The new Moon is on October 6th this month, making it a great time for viewing deep sky objects. The Pinwheel Galaxy, M33 is placed well for observing around this time, making it a great target along with a host of other Messier objects around this time of year.
The Orionid meteor shower peaks on October 21st, with an expected peak rate of 23 meteors per hour. Unfortunately the Moon is one day past full this year, cutting down the number of meteors you'll be able to see.
Take advantage of dark skies from the New Moon on November 4th to observe some of the best deep sky targets November has to offer. The Orion nebula (M42) and the Andromeda Galaxy (M31) are both good targets for most telescopes or binoculars because of how large and bright they are.
November 19th brings a partial lunar eclipse visible to North and South America, as well as parts of Europe and Asia. The eclipse begins at 11:19 pm on the 18th, and ends at 2:47 am on the 19th, with maximum eclipse at 1:04 am (all times given in PST). At maximum eclipse 97% of the moon's surface will be in shadow, so as partial eclipses go this is one to watch!
On December 4th a total solar eclipse will be visible from Antarctica, for the extreme eclipse chaser! Considering the remoteness of the terrain this might be a tough one to see, unless you're on an air or ocean liner. The next total eclipse passes across southeast Asia and Oceania in April of 2023, a hybrid eclipse that is annular for some areas and total for others. But good things come to those who wait, because a long-duration total solar eclipse is coming to the US in 2024!*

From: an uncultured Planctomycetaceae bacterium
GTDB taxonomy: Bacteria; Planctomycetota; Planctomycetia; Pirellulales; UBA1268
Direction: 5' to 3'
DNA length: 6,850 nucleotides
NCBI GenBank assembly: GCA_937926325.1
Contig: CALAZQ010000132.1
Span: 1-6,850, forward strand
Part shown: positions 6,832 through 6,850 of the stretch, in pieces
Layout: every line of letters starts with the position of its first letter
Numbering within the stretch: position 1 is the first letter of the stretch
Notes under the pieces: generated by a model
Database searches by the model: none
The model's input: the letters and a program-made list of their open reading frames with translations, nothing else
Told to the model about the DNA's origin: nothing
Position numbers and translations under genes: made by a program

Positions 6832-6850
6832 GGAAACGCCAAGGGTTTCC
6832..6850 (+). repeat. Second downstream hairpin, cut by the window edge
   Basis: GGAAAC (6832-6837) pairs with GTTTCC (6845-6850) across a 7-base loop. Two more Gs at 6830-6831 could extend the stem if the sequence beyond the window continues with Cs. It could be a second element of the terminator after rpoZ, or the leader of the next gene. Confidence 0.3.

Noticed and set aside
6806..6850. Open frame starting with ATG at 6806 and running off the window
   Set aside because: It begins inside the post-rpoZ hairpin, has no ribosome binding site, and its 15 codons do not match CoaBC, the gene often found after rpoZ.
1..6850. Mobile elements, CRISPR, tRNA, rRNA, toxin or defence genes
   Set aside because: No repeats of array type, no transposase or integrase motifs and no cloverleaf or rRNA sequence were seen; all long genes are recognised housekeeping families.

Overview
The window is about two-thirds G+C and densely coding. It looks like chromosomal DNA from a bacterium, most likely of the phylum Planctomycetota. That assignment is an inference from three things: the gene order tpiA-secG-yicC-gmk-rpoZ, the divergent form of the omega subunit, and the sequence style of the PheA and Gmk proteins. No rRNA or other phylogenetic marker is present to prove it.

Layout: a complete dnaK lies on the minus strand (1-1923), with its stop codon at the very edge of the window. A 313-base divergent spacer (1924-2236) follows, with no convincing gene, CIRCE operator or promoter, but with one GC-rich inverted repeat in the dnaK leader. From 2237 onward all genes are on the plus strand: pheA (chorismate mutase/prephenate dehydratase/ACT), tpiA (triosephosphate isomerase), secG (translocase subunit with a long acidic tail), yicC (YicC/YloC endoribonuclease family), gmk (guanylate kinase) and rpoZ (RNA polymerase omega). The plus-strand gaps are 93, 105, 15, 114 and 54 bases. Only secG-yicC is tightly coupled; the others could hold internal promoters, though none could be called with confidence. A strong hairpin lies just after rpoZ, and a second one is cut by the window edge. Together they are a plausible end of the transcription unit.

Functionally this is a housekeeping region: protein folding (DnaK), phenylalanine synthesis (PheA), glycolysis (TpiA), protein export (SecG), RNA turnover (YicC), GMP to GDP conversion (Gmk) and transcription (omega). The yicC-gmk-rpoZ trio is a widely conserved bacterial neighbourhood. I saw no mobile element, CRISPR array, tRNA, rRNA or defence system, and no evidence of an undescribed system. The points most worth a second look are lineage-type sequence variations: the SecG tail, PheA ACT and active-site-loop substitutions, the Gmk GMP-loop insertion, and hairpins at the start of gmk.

The Geminid meteor shower will be at its peak on the night of December 14th. It is expected to produce around 120 meteors per hour at peak. This year the Moon will be close to full, so will present some interference with this year's shower. Bundle up to catch this wintertime treat!